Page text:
The Spurs committed $170 million to 2 players to give them an advantage that makes them more dangerous than ever

If the Golden State Warriors weren’t contending for the greatest record in NBA history, the San Antonio Spurs might be the talk of the league this season.

At 52-9, the Spurs are only 3.5 games behind the Warriors for best record in the league, and they’re on pace for 70 wins.

The Spurs are benefiting from something of a re-tool this past summer, where they shifted towards youth, setting up another long run of dominance. In particular, the Spurs committed big money to Kawhi Leonard and LaMarcus Aldridge this offseason, giving Leonard a five-year, $90 million extension and Aldridge, the summer’s top free agent, a four-year, $80 million deal.

While the Spurs still benefit from the stability of the Big Three — Tim Duncan, Tony Parker, and Manu Ginobili — and their cast of reliable role players, Leonard and Aldridge now run the show. At 24 and 30 years old, respectively, the two stars give the Spurs an advantage they haven’t had in years, and the NBA should be scared.

This advantage revealed itself down the stretch of the Spurs’ come-from-behind, 94-86 win over the Pelicans on Thursday night. With just under six minutes remaining, the Spurs trailed by five. That’s when Leonard and Aldridge took over.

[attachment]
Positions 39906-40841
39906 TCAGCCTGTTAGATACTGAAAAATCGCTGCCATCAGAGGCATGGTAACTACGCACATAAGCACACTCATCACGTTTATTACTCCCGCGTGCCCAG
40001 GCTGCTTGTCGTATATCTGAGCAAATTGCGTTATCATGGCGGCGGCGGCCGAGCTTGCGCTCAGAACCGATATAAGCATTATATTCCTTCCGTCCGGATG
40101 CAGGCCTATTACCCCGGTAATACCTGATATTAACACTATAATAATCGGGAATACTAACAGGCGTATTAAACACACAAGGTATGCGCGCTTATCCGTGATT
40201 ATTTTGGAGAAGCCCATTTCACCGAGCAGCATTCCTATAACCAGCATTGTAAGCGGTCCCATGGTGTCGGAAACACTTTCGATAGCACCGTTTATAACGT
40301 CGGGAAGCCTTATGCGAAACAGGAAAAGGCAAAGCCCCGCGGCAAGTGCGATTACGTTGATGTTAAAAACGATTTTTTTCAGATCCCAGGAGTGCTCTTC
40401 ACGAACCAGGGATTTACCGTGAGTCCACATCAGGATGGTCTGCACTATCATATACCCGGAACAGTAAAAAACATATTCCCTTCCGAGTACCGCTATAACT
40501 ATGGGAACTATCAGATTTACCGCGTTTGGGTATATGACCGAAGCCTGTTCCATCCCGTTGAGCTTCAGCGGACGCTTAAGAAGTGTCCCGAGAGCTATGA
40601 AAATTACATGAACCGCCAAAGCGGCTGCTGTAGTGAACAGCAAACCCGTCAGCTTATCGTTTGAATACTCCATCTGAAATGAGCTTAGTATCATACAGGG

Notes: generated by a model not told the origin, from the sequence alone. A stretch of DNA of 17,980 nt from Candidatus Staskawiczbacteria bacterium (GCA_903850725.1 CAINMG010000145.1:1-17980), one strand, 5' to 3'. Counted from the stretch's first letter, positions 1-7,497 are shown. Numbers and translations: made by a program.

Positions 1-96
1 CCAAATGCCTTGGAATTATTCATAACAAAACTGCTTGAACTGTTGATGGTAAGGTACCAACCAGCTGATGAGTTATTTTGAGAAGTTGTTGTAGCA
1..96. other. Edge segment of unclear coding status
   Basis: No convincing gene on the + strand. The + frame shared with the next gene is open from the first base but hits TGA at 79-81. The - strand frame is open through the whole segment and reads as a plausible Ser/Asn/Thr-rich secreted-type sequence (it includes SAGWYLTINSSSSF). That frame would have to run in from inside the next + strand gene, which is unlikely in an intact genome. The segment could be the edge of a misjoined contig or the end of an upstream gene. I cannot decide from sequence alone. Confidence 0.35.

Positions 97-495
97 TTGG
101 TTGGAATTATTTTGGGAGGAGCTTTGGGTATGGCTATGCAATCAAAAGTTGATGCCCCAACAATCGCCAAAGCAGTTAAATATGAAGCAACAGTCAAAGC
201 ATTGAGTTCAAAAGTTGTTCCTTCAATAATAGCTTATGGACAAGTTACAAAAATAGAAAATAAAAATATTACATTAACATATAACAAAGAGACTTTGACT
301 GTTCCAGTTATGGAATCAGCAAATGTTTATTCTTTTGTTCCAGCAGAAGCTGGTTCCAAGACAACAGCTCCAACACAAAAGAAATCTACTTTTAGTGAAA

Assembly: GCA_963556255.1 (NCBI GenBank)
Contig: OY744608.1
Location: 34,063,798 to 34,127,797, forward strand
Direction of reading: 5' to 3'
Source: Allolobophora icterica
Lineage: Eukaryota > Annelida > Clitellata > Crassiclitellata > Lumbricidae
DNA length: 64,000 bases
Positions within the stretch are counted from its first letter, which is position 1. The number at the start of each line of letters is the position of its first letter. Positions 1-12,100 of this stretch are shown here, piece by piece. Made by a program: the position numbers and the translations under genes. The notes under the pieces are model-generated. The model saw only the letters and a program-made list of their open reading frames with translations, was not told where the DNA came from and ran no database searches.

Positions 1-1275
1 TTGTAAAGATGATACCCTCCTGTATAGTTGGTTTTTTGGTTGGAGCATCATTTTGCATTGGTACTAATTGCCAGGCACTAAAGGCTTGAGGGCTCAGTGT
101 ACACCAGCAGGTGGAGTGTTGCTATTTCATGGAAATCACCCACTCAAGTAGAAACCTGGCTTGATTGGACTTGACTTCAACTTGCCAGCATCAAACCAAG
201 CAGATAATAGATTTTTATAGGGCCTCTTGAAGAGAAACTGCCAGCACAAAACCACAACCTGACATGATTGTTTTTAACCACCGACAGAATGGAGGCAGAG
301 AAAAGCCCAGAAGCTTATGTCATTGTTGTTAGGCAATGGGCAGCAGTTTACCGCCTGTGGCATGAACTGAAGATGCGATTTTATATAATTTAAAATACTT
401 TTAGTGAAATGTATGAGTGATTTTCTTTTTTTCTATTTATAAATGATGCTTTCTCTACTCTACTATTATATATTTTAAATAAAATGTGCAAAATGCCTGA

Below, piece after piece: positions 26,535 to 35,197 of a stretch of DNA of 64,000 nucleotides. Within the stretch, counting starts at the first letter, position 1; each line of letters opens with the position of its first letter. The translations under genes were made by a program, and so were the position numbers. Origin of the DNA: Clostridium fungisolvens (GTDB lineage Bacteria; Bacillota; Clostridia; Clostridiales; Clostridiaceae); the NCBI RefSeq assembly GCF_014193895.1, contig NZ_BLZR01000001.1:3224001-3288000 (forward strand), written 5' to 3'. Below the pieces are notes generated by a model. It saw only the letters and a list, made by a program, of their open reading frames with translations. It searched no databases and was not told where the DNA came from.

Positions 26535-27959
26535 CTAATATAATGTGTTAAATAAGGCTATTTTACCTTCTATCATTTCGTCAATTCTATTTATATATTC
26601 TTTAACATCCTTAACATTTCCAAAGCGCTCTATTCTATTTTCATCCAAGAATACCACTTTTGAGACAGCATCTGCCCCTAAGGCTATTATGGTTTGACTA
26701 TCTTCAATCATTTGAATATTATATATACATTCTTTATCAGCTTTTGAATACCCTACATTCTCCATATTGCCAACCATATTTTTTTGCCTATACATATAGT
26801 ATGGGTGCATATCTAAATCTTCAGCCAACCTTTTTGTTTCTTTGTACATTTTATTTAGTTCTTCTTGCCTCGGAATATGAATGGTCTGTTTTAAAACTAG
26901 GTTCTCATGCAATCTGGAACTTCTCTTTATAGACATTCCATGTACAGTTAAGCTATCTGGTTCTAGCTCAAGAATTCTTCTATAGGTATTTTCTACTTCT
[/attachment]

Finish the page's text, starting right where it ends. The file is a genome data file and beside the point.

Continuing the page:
Over the next five minutes and 37 seconds, the two combined for 15 points on their own, while Leonard assisted on a basket, meaning they had a hand in 18 points in less than six minutes. This is an advantage the Spurs haven’t enjoyed as Duncan, Parker, and Ginobili have all aged past their primes. The Spurs haven’t had true go-to scorers, players they could give the ball to and let them make something happen. Instead, they had to rely on their brilliant offense generating looks, forcing every player to excel at making smart passes and hitting open shots.

This Spurs team is different with Leonard and Aldridge at the helm. While the Pelicans aren’t a great defensive outfit, Leonard and Aldridge simply willed the Spurs to the win.

Here, the Spurs just give the ball to Aldridge on the block and let him go to work:

They let Leonard do the same:

Leonard also came up with a big assist by going one-on-one, drawing the defense, and kicking it out to Patty Mills:

And for the dagger, a Leonard-Aldridge pick-and-roll led to Leonard hitting a three:

In total, Leonard and Aldridge combined for 56 points. On the season, they average a combined 37.8 points per game, led by Leonard — who would likely be an MVP candidate if not for Stephen Curry — averaging 20 points on 51% shooting, 48% from three and seven rebounds per game. To put the change in dynamic into perspective, in 2013-14, the year the Spurs won the championship, Tony Parker led the team in scoring at 16 points per game, followed by Tim Duncan at 15 points per game. Last year, Leonard led the team in scoring, averaging 16 points per game.

Now, the Spurs have two younger stars in Leonard and Aldridge to lean on down the stretch of games. Their explosion vs. the Pelicans shows that Gregg Popovich’s offense can take a backseat to raw talent. Popovich wasn’t calling plays down the stretch against the Pelicans; he simply let his two best scorers go to work.

It’s unknown how much this will mean in the playoffs, particularly if they meet the Warriors, who will cause problems for the Spurs defensively. But at the very least, the Spurs, still the NBA’s best defense, now have a plethora of ways to go get a basket in dire situations. That makes the Spurs scarier than they’ve been in recent years.

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